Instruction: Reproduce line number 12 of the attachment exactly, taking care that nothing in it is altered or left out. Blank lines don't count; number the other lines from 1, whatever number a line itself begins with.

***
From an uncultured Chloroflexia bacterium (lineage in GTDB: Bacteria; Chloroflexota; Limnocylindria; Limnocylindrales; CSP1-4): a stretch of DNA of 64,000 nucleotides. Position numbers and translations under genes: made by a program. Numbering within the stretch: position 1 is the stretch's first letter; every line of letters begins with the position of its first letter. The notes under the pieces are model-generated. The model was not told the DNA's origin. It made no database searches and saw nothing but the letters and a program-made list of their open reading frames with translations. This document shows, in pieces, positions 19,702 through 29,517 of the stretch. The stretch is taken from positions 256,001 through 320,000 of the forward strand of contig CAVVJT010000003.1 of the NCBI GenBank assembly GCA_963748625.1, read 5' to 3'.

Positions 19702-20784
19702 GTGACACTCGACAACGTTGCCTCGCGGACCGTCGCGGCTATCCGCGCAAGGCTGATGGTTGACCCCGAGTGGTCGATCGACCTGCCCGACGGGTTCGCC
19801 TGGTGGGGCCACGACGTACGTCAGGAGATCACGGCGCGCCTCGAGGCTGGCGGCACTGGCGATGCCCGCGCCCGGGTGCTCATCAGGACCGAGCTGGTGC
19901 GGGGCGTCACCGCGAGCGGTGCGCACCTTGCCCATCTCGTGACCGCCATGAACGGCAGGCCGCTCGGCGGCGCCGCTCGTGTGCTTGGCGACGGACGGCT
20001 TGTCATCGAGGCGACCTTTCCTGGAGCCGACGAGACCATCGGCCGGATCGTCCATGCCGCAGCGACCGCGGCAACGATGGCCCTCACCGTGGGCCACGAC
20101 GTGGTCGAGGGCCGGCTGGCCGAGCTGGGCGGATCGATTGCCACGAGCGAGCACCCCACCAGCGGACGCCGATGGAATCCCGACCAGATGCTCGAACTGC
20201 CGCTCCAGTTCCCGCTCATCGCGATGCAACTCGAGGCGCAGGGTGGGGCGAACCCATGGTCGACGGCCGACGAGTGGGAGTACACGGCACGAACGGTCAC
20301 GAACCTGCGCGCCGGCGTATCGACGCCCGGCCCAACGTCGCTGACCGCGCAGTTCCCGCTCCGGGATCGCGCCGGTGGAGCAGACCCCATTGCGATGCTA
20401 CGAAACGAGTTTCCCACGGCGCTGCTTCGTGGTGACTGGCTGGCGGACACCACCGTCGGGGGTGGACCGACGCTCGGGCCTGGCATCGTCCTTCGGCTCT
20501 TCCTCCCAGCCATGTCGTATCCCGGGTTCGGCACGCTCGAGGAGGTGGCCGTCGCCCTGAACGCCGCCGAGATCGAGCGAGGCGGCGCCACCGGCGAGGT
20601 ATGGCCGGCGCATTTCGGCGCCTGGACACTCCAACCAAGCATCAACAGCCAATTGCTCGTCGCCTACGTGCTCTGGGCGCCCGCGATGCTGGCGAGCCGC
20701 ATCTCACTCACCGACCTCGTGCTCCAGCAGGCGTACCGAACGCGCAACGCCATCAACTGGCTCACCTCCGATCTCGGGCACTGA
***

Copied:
20601 ATGGCCGGCGCATTTCGGCGCCTGGACACTCCAACCAAGCATCAACAGCCAATTGCTCGTCGCCTACGTGCTCTGGGCGCCCGCGATGCTGGCGAGCCGC